Even without a direct link, though, there certainly does seem to be a statistical correlation, and it is grim.  Whether because of the recession or not, more children are being brutalized:

"We saw a huge influx of shaken-baby cases," said Dr. Alice Newton, medical director at Massachusetts General Hospital's Child Protection Team, which treated 25 children for serious abuse this year. That compares with 16 for all of 2008.

We don't doubt that hard times do play a role here.  But so, of course, do a dozen other factors:  the decline of the extended family (which we sometimes consider even more important than the nuclear one, and which is far more endangered); the historic underfunding of child protection agencies; Satan.

Still.  Even if it is not a result of the investment banks and their mortgage-backed securities, and therefore traceable to the failed economic policies of both the Clinton and Bush administrations (pursued, in the latter case, by some of the same people now working for Obama, Summers notable among them), this surge in child abuse needs to be publicized and stopped, fast.  If drawing connections to other things -- politics, the economy -- helps make people talk about the subject, then so be it.

Department of No Surprise: Even Toothless Dogs Bite

Kirsten Gillibrand is the New York state senator chosen to replace Hillary Clinton in the US Senate.  Jim Murphy is the name of the fellow who was recently elected to replace her, over a Republican named Jim Tedisco.  

But the Albany Times-Union reports:

This just in from Columbia County: when Sen. Kirsten Gillibrand’s absentee ballot came up in the queue, the poll watchers for Jim Tedisco objected to it, saying the senator was in the county on election day and should have voted in person.

Senator Gillibrand's response gives this claim the drubbing it deserves:  

"The Republican's challenge is frivolous and without merit. This is part of their larger attempt to disenfranchise legal Democratic voters and delay the inevitable Democratic victory in the 20th." ...

NYS election law says that an elector must intend to be out of the COUNTY on Election Day when the elector submits the absentee ballot or requests the application. Senator Gillibrand requested and completed an absentee ballot because she did not expect to be able to vote at her polling location since votes were scheduled in the Senate that day. Furthermore, Republican claims that she was in the county are false. She was not in Columbia County on Election Day.

Although we may (or may not) be experts on piracy, we at the egg are certainly not experts on Empire State election laws. But it sounds to us as though Tedisco's people are liars and imbeciles.

The Callous Sophisticates Laughed at Judy's Little Head

And at Susan Boyle, a 48-year-old Scottish spinster who had never sung before anything larger than a village church.  She appeared on "Britain's Got Talent," saying she wanted to be like professional singer we'd never heard of.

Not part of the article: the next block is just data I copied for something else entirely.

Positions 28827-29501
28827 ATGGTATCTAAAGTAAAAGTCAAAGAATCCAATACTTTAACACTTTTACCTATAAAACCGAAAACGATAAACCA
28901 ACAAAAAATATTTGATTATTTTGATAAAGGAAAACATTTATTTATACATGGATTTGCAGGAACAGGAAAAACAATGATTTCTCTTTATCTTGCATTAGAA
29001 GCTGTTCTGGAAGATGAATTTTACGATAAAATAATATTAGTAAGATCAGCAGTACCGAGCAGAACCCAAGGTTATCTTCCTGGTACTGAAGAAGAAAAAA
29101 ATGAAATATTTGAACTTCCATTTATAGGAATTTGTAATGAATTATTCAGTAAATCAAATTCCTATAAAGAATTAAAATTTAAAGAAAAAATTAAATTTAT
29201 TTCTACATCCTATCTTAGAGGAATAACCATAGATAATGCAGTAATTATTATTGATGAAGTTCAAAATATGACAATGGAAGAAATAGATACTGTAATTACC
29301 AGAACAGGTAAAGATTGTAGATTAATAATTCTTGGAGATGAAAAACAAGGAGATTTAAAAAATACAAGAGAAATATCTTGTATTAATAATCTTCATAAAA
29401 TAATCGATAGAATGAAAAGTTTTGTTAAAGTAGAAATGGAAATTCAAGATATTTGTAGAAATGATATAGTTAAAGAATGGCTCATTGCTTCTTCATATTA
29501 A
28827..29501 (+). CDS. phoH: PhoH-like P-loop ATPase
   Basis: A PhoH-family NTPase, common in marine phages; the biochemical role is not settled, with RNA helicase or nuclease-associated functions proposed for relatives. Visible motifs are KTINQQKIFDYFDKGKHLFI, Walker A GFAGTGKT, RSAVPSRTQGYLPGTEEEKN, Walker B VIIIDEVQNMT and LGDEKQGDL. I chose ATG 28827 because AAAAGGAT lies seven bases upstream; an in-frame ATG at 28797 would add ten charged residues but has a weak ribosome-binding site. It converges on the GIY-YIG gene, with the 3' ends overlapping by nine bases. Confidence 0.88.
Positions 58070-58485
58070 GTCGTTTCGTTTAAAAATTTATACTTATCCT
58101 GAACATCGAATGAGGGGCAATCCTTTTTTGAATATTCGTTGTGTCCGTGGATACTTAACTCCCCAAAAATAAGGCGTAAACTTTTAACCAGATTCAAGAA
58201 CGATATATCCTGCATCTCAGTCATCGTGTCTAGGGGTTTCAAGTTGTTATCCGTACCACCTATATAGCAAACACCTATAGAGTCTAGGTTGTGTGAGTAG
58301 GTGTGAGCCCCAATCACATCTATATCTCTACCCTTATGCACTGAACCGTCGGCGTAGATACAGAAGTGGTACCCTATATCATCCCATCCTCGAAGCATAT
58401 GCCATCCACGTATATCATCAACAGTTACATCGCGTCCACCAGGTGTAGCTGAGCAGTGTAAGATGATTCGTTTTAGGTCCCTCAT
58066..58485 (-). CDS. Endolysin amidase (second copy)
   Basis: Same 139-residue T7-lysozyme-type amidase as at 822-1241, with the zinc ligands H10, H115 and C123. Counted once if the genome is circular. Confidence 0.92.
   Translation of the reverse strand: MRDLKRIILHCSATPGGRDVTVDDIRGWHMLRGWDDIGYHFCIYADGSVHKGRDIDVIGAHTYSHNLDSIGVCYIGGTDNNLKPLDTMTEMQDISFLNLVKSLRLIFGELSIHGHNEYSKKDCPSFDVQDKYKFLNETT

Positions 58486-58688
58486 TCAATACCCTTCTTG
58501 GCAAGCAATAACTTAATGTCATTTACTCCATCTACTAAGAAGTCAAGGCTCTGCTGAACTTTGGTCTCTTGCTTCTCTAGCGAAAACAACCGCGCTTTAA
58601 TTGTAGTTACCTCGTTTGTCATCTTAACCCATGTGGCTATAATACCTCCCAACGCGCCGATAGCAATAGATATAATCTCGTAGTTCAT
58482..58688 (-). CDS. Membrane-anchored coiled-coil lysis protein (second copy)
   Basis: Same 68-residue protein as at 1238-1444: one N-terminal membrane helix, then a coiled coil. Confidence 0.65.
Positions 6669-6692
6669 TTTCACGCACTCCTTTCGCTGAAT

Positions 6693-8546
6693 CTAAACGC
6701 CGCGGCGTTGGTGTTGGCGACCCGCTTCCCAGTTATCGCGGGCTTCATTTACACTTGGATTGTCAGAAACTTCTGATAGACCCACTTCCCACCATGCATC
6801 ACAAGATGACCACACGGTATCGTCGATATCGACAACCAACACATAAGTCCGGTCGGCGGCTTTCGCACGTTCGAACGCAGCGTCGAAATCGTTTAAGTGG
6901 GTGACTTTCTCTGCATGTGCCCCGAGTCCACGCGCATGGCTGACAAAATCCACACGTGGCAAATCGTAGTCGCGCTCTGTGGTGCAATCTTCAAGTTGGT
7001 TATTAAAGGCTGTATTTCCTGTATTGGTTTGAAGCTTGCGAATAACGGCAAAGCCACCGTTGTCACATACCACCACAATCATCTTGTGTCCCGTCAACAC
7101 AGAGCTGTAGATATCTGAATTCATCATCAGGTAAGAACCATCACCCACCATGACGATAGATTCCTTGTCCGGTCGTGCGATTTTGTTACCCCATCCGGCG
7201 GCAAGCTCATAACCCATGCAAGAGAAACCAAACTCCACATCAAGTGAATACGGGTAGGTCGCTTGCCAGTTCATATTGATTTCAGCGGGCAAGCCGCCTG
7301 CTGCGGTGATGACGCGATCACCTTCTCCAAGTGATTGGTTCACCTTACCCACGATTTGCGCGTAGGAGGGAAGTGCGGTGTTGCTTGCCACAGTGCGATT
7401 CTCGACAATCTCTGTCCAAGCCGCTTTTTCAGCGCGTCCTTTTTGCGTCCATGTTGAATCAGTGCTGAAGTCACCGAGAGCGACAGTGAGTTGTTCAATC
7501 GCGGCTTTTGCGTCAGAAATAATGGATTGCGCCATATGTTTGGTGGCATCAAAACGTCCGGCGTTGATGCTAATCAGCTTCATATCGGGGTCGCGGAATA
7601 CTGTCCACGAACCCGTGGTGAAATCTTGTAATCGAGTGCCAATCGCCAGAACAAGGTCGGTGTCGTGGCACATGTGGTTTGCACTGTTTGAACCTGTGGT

They laughed.

Until the third or fourth note, when their faces broke into stunned smiles, and then simply smiles, and later a few tears.  Four days later, she is almost certainly more famous than that singer she wanted to be like.

Watch the clip.  And smile.

Tuesday, April 14, 2009

Hot-Blooded Latins

Fernando Lugo is the president of Paraguay.  He was also, until recently, a Roman Catholic bishop.  He is also a liar and a fornicator.  The good news is that the Vatican has -- finally -- agreed to let him stop being a priest.

Per the Times, above, Lugo stopped working as a priest in 2006, when he began seeking elective office, and he petitioned for laicization.  This petition was rejected at first, and finally approved in July 2008 -- three months after Lugo was elected to the presidency.

Meanwhile, he is the father of a boy who turns two in May.  The child was conceived after the petition for laicization was submitted, but before it was approved.  This isn't quite as scandalous as it would have been had it all happened while Lugo was still serving, to be sure.  But it does raise some questions both about Lugo, 57, and his 26-year-old paramour.  How long had they been involved sexually before conceiving a child?  Will he marry her?  (We are tempted to ask why the bishop didn't use birth control, but perhaps he still wanted to follow some of the rules.)  

What concerns us most, however, is that the child's mother had to take Lugo to court, beginning proceedings which would have required him to submit to a DNA test, before he came clean.  To leave your ministry is one thing, and in this case arguably a good one for Lugo to have done.  But to abandon your child and his mother is another thing altogether.  It is, bluntly, a very serious moral failure, and raises questions about President Lugo's fitness for office..

Monday, April 13, 2009

40 Days Too Late

True story, per the AP:

PELHAM, N.H. — Police in southern New Hampshire are searching for a burglar who says he's sorry.

Pelham police say a resident who pulled into his driveway Friday afternoon caught a burglar coming out of the house with jewelry boxes and electronic items. The homeowner told police that when he approached the burglar, the man apologized, then put the stolen goods back.

Police say the homeowner tried to detain the burglar by engaging him in conversation, but the suspect fled by the time officers arrived.